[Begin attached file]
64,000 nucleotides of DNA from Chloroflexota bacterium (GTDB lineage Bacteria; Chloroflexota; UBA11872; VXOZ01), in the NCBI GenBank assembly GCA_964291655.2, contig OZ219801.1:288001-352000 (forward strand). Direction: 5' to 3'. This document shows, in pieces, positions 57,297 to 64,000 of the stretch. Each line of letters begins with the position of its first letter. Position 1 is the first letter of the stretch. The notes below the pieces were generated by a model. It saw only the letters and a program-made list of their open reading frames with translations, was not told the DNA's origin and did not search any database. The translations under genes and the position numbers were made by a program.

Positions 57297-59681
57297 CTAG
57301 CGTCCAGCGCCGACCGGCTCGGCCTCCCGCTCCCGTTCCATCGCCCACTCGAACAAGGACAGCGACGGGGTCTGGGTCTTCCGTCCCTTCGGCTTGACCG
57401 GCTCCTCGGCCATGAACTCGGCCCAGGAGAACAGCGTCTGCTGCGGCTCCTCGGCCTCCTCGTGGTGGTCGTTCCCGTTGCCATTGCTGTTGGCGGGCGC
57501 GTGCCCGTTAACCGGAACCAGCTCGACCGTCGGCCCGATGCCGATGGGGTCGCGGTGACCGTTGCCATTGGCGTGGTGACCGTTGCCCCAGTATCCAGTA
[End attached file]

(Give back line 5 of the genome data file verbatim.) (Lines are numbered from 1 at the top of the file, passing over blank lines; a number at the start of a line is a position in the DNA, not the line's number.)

57401 GCTCCTCGGCCATGAACTCGGCCCAGGAGAACAGCGTCTGCTGCGGCTCCTCGGCCTCCTCGTGGTGGTCGTTCCCGTTGCCATTGCTGTTGGCGGGCGC